High commodity prices, rising inflation and the tightening of global monetary policies are likely to drive global economic growth slower and continue to put pressure on assets.
A hawkish Fed and rising U.S. recession risk could result in a very flat or even inverted yield curve by the year-end.
Credit spreads could widen more, in our view, as corporate earnings growth and profit margins may continue softening.
Consumer balance sheets remain healthy, but some weaker borrowers are likely feeling stretched.
Housing and commercial real estate related sectors should benefit from higher inflation and low unemployment. Mortgage-related products are overweighted.
Private asset spreads have been compressed due to lagged pricing and valuations are rich relative to public assets.
Given our late-cycle views, we prefer up-in-quality credits and long duration assets over risky assets, such as High Yield Bank Loans, High Yield, and Equity.
Slower Global Economic Growth:
The global manufacturing Purchasing Managers’ Index (“PMI”) index (Figure 2) suggests that global economic growth could be slower. Most central banks are tightening their policy to fight rising inflation.
U.S. – Signs that inflation will ebb have not been arriving fast enough and, despite the impact of noncore items on overall inflation, the Fed has shifted to a more aggressive stance despite signs of a more fragile consumer and increased risk of recession.
Europe – Short term indicators like PM surveys have softened but remain consistent with positive growth momentum in Q2. However, the outlook for the region over H2 2022 and in to 2023 has deteriorated due to numerous negative shocks.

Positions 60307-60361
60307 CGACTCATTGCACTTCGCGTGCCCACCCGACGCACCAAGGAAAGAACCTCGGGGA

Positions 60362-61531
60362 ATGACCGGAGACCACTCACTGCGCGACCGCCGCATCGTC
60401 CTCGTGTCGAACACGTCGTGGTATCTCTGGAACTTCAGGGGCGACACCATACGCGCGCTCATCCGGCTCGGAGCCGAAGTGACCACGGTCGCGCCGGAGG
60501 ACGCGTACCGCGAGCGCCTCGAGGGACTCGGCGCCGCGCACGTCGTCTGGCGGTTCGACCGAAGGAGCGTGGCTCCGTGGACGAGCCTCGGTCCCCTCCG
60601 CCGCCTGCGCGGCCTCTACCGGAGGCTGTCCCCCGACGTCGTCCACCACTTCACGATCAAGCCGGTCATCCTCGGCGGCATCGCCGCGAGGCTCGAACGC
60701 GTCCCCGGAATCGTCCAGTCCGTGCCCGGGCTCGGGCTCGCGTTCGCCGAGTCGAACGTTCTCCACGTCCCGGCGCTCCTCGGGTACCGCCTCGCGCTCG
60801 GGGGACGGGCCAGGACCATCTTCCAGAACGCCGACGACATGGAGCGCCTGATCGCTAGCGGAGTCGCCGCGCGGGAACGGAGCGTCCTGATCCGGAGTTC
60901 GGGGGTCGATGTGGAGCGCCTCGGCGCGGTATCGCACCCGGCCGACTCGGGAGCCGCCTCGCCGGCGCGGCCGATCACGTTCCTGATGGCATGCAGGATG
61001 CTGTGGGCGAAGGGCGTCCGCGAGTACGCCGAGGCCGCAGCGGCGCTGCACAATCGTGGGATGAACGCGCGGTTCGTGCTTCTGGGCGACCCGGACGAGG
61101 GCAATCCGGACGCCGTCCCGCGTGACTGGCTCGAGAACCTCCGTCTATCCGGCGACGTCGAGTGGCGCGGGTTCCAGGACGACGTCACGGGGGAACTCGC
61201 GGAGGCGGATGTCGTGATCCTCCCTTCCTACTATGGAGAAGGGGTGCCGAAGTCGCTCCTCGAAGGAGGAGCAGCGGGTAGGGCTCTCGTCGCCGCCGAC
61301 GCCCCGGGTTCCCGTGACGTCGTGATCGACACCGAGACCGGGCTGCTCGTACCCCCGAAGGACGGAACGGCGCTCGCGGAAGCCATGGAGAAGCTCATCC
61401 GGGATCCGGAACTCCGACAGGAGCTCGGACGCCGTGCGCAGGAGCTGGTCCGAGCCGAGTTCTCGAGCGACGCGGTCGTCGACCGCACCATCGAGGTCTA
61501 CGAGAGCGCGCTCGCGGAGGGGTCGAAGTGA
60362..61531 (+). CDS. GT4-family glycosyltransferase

Asia – Domestic demand should help to offset softening external demand in coming months. Inflation pressure has finally arrived in Asia, with still considerable upside food price pressure ahead even if energy inflation stabilizes.
Latin America – Commodity prices are supportive to external and fiscal accounts, but higher rates in developed markets and domestic politics pose risks.
More Hawkish Fed, Flattening U.S. Yield Curve:
We expect the Fed to move more aggressively this year and for 10-year yields to decline to 2.75%. Aggressive Fed action to restrain inflation is likely to slow growth more sharply than we previously expected even as high inflation in certain sectors is acting as a brake on consumption. Consumers appear increasingly stressed, relying more on credit and decreasing their rate of savings. Additional rate hikes in combination with stillhigh inflation will likely further pressure consumers and negatively impact growth, this year and next. Economywide margins have begun to decline, and it seems likely that firms would begin to reduce labor demand and investment as CEO confidence in the economic outlook falters, echoing the decline in consumer confidence measures. Layering in the delayed impact of 2022 rate hikes into this environment, we think it likely the economy could dip into recession around mid-to-late 2023
Corporate Credit Spreads May Continue to Widen:
Corporate earnings slowed down significantly in 1Q22. U.S., European, and emerging market fundamentals continued to improve on profitability and stable debt. While we expect credit metrics will continue to improve marginally in the coming quarters, we lowered fundamental outlook to neutral for U.S. markets on mounting macro headwinds. We expect spreads will trend wider on heightened uncertainty of Fed policy, stubbornly high inflation, and the repercussions of the Ukraine war.